Grit your teeth, at some of the narration and persevere - it's worth it.
"You might have to grit your teeth"
I would recommend this story, with the warning that you may have to grin & bear some of the 'voices'. Fortunately, the story was enough to keep me hooked.
A different narrator would have improved the book out of sight. The men's voices were awful - I almost pictured the narrator putting her chin down to her chest to try & deepen her voice - and I considered giving up the story two or three times. I decided to hang in there, though, because I was interested enough in the story.
"Solid but not riveting"
The plot is OK, but the way the threads are brought together at the end lacks a little in terms of coherence.
I liked the main characters but found the climax too contrived based on what had gone before.
A more realistic climax based on what one has previously learned about the characters. Realistic does not mean unsurprising but rather that it should be acceptable.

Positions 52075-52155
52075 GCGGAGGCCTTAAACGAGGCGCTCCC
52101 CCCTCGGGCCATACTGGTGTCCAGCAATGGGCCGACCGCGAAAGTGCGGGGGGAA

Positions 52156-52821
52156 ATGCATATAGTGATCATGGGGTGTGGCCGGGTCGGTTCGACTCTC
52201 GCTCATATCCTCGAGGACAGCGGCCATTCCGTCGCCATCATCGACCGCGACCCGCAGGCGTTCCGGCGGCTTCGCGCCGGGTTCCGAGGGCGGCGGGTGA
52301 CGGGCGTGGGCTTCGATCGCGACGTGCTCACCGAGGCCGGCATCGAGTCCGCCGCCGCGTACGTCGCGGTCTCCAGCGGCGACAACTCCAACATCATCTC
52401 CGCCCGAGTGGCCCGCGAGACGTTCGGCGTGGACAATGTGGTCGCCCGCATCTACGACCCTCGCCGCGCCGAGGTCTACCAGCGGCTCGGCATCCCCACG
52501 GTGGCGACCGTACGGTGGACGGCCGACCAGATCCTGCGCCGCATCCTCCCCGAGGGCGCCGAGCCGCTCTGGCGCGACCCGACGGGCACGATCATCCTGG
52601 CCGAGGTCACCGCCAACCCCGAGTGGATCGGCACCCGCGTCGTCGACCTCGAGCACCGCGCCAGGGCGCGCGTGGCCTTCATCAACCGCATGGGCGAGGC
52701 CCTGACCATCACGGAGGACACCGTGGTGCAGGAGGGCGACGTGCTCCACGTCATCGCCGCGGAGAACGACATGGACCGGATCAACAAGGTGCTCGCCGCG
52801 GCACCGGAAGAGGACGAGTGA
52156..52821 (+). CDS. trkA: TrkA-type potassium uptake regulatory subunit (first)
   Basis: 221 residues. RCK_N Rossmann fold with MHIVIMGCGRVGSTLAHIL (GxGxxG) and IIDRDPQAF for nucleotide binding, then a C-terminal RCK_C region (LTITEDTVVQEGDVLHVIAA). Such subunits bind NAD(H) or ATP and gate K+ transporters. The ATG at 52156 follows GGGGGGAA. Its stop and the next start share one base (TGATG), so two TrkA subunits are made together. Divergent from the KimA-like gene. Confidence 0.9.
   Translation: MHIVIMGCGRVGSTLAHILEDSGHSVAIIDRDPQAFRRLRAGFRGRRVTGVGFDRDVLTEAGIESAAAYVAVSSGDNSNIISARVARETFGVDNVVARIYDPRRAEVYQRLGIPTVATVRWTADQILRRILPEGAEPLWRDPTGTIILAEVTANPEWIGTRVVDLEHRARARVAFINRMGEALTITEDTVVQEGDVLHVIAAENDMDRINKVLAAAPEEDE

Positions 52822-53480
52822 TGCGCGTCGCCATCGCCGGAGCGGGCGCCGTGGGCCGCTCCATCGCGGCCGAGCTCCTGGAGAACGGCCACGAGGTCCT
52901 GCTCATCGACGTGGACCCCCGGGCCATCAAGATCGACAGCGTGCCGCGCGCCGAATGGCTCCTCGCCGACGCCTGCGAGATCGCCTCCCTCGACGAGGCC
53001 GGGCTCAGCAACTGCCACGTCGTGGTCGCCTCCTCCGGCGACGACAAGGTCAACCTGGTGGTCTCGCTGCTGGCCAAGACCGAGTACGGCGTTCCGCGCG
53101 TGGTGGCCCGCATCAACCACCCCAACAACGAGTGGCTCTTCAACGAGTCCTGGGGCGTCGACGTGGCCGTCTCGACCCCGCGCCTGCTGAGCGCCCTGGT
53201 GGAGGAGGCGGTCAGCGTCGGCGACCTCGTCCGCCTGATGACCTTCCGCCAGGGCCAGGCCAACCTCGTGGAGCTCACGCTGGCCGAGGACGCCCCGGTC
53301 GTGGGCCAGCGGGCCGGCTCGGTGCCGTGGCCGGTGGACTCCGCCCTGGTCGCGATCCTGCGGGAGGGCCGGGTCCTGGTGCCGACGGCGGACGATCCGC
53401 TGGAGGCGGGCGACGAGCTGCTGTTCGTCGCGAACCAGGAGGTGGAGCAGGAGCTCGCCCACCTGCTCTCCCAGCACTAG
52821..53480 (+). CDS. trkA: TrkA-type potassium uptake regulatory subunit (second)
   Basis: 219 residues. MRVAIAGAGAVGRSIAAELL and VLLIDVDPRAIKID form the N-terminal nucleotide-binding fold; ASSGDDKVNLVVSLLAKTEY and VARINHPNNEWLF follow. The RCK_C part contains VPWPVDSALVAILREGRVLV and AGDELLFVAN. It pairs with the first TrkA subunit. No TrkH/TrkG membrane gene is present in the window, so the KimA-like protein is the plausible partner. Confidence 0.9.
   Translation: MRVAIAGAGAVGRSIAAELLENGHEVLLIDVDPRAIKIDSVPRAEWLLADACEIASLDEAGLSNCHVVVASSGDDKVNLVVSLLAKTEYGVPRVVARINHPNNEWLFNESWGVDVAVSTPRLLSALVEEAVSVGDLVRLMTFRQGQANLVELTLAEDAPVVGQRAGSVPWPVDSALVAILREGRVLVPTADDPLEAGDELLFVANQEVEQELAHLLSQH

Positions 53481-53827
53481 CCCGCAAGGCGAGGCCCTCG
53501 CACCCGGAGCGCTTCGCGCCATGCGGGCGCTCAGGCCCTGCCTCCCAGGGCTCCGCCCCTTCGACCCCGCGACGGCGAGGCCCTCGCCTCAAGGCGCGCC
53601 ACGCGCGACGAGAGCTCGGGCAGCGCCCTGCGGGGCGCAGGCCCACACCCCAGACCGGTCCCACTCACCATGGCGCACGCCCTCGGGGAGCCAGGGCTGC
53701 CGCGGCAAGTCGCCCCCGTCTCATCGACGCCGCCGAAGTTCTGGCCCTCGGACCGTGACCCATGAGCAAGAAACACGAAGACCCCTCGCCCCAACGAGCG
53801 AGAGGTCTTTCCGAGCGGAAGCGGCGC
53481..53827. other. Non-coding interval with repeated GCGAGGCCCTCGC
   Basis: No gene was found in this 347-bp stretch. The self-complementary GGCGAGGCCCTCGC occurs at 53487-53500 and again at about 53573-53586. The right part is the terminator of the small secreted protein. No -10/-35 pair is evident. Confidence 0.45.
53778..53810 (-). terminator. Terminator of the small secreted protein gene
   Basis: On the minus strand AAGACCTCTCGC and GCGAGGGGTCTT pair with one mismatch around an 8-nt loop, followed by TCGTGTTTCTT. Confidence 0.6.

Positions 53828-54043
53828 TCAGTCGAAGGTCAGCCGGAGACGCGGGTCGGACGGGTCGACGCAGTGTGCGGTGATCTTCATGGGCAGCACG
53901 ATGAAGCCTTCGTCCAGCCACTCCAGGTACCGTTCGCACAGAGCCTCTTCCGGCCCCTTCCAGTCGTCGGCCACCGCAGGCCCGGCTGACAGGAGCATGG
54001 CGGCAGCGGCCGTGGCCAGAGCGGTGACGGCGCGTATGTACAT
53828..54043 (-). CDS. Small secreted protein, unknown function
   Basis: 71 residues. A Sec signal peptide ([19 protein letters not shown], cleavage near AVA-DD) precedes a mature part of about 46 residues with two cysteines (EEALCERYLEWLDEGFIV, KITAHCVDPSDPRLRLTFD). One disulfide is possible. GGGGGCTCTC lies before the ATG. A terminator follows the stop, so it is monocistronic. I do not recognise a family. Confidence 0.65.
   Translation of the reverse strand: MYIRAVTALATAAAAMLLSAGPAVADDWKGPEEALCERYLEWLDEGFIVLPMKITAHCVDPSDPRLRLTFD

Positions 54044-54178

Try a different author.
"Would make great TV"
A great story with good characters and a more modern setting than many of this type - detective/crime/mystery. My only bugbear is that the female narrator uses silly voices to characterize the male characters which sound really odd to my ears. I actually found it harder to imagine the male characters because of this rather then easier and I nearly gaave up entirely. I wish female actors didn't feel the need to do this, if male actors spoke female lines in falsetto it would be ridiculous.
I would definitely listen to another Elly Griffiths story if it was narrated by a different actor.